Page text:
Was the society designed to resist change? Another problem with Nigeria and its reform efforts seems to lie in the people's willingness to allow the unscrupulous politicians to control the nation's policies. Thus unreasoned policies and the disruptive internal dynamics are hindering the growth and development of the economy. And the on-going global economic and financial crisis has worsened the situation.

Many Nigerians are poverty-stricken and stressed to the brim because nothing works. Those involved in the reform programs have often neglected the human side of reform. They should be made to understand that the welfare of the citizens should come first in any reform programs. The recent removal of petroleum products subsidies in the name of deregulation at a time other nations are bailing out their organizations and citizens, is expected to worsen the already ailing economy. High cost of petroleum products has negative distributive consequences on the economy because oil is used in the manufacturing and distribution of other goods and services.

Nigeria has failed to develop economically, socially and politically because it lacks the preconditions for meaningful economic and political activities. It cannot be overemphasized why the reforms are failing. According to Fullan and Miles (1992) "Reform often fails because politics often favors symbol over substance." A mere democratic form of government, it has been argued, is not a prerequisite for economic growth and development. The people should try to distinguish between politics and real restructuring programs.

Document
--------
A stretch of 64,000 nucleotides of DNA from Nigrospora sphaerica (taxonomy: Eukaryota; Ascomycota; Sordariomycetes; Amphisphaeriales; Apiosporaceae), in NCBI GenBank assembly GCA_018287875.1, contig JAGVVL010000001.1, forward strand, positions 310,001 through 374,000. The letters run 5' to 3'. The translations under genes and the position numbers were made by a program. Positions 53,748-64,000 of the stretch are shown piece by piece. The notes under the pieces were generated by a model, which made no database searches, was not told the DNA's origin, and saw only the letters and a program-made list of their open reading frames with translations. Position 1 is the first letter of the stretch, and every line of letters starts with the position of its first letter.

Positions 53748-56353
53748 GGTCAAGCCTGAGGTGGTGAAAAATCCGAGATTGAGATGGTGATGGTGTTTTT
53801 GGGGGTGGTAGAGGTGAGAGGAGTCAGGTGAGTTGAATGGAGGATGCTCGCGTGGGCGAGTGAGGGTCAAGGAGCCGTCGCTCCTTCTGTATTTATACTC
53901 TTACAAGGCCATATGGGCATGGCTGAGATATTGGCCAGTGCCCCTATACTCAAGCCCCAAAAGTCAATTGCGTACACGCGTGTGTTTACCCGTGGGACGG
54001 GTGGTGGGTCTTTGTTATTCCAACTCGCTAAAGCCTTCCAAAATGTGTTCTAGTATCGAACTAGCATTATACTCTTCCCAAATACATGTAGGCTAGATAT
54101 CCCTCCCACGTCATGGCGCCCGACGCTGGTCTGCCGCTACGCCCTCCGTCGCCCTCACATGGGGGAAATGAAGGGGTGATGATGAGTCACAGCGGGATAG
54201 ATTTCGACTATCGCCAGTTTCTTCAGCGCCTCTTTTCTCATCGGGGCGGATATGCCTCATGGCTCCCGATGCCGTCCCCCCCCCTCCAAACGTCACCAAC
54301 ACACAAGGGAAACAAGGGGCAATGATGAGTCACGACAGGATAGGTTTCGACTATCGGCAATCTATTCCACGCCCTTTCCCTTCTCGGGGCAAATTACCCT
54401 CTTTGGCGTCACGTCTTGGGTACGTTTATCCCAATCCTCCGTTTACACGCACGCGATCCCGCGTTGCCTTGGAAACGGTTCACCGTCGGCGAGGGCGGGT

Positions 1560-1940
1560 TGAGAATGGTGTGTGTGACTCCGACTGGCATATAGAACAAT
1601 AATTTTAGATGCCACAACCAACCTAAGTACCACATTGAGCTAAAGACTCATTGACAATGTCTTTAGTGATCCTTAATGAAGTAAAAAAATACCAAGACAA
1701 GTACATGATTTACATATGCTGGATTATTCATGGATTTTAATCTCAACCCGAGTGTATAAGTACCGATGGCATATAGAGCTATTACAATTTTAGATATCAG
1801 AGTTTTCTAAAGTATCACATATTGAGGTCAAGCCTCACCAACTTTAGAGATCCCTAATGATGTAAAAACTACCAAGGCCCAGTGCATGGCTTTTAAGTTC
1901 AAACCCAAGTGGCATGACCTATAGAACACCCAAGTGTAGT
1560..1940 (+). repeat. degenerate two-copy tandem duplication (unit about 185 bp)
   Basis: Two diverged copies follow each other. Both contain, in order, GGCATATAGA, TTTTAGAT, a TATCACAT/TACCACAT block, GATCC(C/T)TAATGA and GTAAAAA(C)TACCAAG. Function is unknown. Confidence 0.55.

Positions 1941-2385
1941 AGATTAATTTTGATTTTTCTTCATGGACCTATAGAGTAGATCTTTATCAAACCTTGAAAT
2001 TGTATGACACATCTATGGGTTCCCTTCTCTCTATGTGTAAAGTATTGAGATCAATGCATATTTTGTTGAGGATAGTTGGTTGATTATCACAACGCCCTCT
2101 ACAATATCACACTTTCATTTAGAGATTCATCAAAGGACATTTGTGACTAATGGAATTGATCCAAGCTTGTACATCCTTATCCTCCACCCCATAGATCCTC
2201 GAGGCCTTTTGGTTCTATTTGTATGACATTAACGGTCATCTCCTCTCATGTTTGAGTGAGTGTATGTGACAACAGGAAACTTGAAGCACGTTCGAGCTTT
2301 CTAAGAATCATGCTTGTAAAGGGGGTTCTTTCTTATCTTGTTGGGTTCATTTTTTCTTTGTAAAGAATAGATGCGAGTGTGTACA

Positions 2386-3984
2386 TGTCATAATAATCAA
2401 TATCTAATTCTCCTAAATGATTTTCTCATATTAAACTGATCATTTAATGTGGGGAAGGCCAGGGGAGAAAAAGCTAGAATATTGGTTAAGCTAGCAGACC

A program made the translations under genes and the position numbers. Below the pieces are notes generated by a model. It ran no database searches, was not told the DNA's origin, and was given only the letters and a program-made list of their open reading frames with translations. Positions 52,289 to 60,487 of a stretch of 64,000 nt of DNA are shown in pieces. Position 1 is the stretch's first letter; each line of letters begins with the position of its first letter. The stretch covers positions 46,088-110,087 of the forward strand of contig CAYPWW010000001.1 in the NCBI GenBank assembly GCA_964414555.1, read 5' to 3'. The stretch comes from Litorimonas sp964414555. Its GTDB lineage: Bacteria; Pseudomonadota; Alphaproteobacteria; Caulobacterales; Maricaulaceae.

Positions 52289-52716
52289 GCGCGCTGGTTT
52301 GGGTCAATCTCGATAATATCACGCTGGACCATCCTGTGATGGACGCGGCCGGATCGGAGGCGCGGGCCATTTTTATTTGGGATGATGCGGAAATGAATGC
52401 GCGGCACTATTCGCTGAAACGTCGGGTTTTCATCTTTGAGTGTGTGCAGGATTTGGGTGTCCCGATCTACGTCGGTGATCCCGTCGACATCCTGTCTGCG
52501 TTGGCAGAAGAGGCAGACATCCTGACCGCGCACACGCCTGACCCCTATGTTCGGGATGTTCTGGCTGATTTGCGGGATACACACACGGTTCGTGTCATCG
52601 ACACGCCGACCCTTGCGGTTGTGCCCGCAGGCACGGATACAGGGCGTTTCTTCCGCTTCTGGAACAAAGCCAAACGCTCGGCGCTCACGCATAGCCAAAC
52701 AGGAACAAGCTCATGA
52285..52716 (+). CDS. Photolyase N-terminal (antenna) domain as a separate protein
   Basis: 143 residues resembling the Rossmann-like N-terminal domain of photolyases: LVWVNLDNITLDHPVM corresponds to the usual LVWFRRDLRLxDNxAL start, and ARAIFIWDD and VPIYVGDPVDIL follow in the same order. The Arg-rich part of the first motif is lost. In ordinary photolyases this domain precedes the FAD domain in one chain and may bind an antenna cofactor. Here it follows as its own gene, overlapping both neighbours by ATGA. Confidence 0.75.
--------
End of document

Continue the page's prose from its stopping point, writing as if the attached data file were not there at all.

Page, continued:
The leaders are not doing enough to ‘overcome the barriers' to effective social reforms (McGonagill 1992). Genuine growth requires mental change. But there are always forces to maintain the status quo. To progress Nigerians must first change their mindset (a revolution of the mind) and tame political corruption, which is "a daunting obstacle to sustainable development." Also, it must create effective structures to sustain the system. A pile of evidence shows that the nation's image would not improve if the entrenched anti-development activities are not jettisoned. Worse still, the nation could disintegrate because there is a point beyond, which a society cannot function.